Novel Tickborne Disease Spreads Across the World

By: Alyssa Loskill

Image courtesy of Predi via Flickr Creative Commons

An emerging parasitic disease has been identified in the United Kingdom for the first time. Babesia venatorum has historically been reported in animal and human populations throughout other parts of Europe and China, however, a recent study has confirmed the presence of the parasite in sheep in Scotland [1]. This has led to concerns regarding the spread of the disease, infection in domestic animals, and future containment.


Babesia venatorum, also referred to as Babesia sp. EU1, is part of a larger group of about 100 protozoan parasites transmitted by Ixodes ricinus ticks. Of the 100 species, only about 5 cause disease in humans, known as babesiosis [2]. Since 2003, when the parasite was first given the name B. venatorum, reports have been increasing, with 49 human cases in China, 3 in Europe (Italy and Austria), and identification of the parasite in ticks in the Czech Republic [3,4]. These reports, though increasing, most likely do not reflect the actual geographic spread or disease burden. Currently, there is not enough testing on humans and ticks to identify the parasite, and tickborne diseases are often difficult and complex overall, both of which contribute to the under-reporting of this disease [5].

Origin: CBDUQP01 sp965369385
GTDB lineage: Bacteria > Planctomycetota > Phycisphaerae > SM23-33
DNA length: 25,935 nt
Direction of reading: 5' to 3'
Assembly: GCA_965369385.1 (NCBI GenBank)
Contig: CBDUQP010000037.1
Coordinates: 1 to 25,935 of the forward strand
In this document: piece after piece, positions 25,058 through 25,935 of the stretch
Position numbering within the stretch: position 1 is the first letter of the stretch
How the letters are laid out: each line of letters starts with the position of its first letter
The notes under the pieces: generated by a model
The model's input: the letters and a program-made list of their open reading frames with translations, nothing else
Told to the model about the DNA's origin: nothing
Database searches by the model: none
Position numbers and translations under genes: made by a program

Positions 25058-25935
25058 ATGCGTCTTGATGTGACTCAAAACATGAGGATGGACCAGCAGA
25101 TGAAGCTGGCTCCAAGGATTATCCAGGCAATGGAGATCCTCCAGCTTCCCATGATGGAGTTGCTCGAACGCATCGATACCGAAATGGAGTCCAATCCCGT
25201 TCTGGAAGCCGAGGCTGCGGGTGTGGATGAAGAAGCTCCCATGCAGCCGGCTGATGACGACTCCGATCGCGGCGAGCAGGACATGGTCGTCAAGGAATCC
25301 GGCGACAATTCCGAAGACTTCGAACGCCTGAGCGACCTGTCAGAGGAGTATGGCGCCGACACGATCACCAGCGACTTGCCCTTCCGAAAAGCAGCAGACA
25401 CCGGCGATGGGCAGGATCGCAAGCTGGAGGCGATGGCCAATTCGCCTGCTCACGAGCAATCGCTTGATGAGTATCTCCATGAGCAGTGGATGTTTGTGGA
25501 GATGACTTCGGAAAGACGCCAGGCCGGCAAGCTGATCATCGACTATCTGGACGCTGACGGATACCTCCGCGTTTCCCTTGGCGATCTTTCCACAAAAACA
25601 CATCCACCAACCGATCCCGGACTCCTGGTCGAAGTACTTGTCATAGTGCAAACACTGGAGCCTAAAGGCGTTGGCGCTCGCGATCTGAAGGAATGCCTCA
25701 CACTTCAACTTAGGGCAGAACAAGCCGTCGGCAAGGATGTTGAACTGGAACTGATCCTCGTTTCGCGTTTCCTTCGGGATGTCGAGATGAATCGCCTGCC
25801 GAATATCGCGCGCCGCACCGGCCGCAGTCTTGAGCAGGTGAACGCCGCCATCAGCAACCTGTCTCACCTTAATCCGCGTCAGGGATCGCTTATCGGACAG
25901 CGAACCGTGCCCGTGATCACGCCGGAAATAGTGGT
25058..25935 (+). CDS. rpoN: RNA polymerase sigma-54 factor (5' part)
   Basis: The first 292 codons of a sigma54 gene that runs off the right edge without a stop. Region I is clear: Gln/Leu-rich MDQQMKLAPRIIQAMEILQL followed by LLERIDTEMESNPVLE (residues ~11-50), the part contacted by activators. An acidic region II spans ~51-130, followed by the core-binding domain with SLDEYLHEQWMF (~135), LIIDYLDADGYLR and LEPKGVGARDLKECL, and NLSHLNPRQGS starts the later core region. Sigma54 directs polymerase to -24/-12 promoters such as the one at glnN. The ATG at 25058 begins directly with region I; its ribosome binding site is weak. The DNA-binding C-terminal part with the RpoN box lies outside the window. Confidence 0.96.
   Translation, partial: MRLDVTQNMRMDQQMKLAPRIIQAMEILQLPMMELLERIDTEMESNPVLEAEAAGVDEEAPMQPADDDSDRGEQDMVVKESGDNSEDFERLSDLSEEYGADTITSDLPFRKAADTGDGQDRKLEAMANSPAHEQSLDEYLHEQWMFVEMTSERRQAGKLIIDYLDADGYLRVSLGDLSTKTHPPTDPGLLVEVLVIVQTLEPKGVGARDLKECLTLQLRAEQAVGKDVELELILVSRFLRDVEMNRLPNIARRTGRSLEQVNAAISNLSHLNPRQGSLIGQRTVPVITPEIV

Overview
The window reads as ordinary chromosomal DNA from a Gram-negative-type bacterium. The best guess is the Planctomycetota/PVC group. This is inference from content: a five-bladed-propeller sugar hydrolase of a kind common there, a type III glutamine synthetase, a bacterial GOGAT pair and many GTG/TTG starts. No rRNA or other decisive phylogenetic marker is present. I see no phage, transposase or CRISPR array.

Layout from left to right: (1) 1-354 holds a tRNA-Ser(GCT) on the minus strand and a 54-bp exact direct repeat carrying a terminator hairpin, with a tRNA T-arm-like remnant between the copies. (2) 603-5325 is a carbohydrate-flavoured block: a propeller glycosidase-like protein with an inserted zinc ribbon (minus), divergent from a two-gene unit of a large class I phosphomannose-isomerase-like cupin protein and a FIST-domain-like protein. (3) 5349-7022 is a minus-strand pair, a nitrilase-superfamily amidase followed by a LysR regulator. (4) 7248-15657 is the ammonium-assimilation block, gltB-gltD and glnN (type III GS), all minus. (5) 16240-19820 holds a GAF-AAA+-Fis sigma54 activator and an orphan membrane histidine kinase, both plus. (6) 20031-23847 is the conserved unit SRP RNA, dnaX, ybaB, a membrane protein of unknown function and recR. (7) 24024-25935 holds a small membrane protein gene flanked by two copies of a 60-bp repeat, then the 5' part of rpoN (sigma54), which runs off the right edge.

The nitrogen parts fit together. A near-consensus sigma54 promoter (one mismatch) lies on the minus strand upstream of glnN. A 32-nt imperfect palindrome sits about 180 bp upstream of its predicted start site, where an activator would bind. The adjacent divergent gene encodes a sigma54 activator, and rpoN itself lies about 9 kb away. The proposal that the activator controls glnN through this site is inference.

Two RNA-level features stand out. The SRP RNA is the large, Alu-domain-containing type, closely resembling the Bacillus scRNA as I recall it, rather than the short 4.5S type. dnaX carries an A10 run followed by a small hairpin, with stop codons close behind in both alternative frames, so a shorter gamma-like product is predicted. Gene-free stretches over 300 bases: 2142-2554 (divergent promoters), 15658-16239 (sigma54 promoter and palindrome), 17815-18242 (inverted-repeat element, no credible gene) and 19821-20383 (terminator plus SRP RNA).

Babesisosis as previously understood, is most severe in individuals with immune suppression, resulting in malaria-like clinical presentation including the destruction of red blood cells, anemia, low platelet count, destruction of vital organs, and death [6]. The most concerning aspect of the reported spread of B. venatorum specifically is its ability to infect healthy individuals. A case series in China reported, of the individuals with B. venatorum, 66% had fever, 41% had headache and 29% had elevated bilirubin [2]. Due to the recent emergence and low reported cases, there is not extensive information regarding treatment for B. venatorum. Babesiosis overall is quite treatable if it is caught early on. However, due to the rare nature, cross-reactivity with other strains, and lack of knowledge of these types of diseases, timely identification and diagnosis is very difficult [1].


The study that reported presence of the parasite found that 12% of the 93 sheep tested were positive for B. venatorum on 2 farms in Northeast Scotland [1]. Since the parasite had previously never been found in sheep or in the United Kingdom, this begs the question what other animals could be hosts, and how did the parasite get to Scotland? The researchers speculate that it may have been transported by bird species, which have been shown to carry infected ticks long distances [7]. Where else could the infected ticks migrate to? The answer really lies in where they can survive.


Improved testing is needed to actually begin conducting effective surveillance of B. venatorum. With better diagnostics, we will be able to identify the true burden of this novel potential threat in animal and human populations. Knowing which animals are hosts of the parasite will allow us to implement control programs to prevent the spread (e.g. restriction of sheep and cattle transportation), create best practices for diagnosis, and develop effective treatments.










Related Posts